Transported to the Mughal era


Pakistan's colourful truck art cannot compete with the Mughal empire's extravagance, says the writer. — AFP

THE structural foundation of the Roman Empire, history tells us, included the roads that were built. With this communication network, the expanding empire was able to connect newly conquered lands. It did not matter how disparate a culture or how unintelligible a language was to the ruling Romans; the road was the connection they needed.

Via roads, armies could be sent to help beleaguered governors and consuls. Most importantly, revenue could be transported back to the centre. It was the Romans who constructed the first paved road — the Via Appia. However, Roman roads included everything from small pathways between towns to broad avenues that allowed armies to make their way to encampments and battles.

Centuries after the Romans, the Mughal Empire in India also required a communication network to allow all parts to remain connected and central power to be consolidated. The road, of course, had already been invented – in fact, Sher Shah Suri, a non-Mughal, built, during his short rule after Babar’s death, the Grand Trunk Road connecting the Indian subcontinent and Afghanistan. So the Mughals set about leaving their very own and very particular mark on the means and manner of transportation.

The flair with which the Mughals themselves travelled was inventive and meant to create the sort of aesthetic spectacle of which they were very fond. People have flashy cars even now, but that instinct was not born with the creation of the automobile. If there is any doubt about this, one need only look at how the Mughals got from one place to another.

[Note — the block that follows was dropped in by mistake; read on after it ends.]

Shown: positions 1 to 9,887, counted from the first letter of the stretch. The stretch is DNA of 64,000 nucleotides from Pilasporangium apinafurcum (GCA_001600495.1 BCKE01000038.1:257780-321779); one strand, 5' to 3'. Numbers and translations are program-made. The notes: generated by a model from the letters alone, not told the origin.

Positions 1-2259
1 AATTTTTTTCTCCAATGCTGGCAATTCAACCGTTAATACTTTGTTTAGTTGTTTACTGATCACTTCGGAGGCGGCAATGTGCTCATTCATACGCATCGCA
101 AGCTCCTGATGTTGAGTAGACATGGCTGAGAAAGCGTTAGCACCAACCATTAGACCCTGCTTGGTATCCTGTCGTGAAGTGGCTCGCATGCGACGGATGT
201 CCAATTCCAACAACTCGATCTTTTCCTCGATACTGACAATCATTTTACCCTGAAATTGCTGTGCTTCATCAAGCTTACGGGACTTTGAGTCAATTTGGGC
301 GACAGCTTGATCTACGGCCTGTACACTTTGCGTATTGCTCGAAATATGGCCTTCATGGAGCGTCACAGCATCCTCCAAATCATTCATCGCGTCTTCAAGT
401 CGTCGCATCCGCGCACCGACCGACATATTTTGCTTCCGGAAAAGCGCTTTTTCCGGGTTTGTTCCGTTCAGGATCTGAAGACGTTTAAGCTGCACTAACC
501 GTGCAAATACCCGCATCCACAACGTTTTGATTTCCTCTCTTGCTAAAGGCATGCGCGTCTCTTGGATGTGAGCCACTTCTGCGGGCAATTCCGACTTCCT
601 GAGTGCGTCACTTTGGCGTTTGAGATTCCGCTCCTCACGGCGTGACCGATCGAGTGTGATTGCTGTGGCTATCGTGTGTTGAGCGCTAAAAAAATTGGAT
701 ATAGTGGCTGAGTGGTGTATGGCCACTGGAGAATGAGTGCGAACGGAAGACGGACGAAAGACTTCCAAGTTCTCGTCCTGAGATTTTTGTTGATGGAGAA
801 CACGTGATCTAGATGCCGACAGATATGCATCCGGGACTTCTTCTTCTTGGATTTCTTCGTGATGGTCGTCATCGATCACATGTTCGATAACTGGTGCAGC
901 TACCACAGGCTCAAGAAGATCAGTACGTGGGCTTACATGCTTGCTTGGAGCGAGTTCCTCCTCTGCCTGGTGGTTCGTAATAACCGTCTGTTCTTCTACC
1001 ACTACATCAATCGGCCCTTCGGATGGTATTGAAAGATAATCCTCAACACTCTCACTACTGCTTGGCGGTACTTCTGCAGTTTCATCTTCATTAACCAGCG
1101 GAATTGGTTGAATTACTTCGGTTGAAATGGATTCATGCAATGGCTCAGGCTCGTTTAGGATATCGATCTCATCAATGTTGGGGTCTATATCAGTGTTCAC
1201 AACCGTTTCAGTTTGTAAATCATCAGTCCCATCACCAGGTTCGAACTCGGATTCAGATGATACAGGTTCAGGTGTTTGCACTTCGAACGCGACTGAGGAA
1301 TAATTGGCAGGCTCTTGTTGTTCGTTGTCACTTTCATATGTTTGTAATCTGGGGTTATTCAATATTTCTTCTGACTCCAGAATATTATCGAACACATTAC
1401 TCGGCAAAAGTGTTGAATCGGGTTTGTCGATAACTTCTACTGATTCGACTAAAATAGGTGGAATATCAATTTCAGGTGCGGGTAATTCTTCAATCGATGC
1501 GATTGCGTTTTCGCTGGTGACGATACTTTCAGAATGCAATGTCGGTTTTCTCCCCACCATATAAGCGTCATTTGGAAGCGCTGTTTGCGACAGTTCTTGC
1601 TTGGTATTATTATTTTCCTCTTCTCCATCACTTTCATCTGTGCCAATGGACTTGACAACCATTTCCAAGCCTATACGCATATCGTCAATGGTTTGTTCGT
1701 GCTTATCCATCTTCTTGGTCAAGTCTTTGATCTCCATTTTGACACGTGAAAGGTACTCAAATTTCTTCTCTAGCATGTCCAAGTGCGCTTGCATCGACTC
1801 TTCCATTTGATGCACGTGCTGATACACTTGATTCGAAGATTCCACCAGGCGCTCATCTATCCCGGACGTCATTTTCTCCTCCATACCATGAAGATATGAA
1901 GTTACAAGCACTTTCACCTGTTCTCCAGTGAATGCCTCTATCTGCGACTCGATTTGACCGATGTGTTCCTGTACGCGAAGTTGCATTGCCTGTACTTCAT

In the 16th century, and even after, ordinary people in India often used bullock carts as the standard mode of transport. However, if you were well-off, and most rich people of the time were government officials, administrators, aristocrats and court officials, you could use horses and camels to get around. There was also occasional travel along waterways using boats.

If you were the emperor or part of the royal court or someone else with a high rank, elephants were available for your travel. Nothing proclaimed the pomp and circumstance of an emperor better than when he travelled with 100 or more elephants, even when he was not going to war.

The drama of conquest and the status of the emperor as the conqueror could be emphasised even if he was only travelling from one palace to another. According to records from the era, the elephants were obtained from the forests of Bihar, Orissa and Agra. In some cases, they were brought all the way from places like Golconda on ships that were made specifically to transport elephants.

According to records from the era, in some cases, the elephants were brought over on ships that were made specifically to transport elephants. — Created by AIAccording to records from the era, in some cases, the elephants were brought over on ships that were made specifically to transport elephants. — Created by AI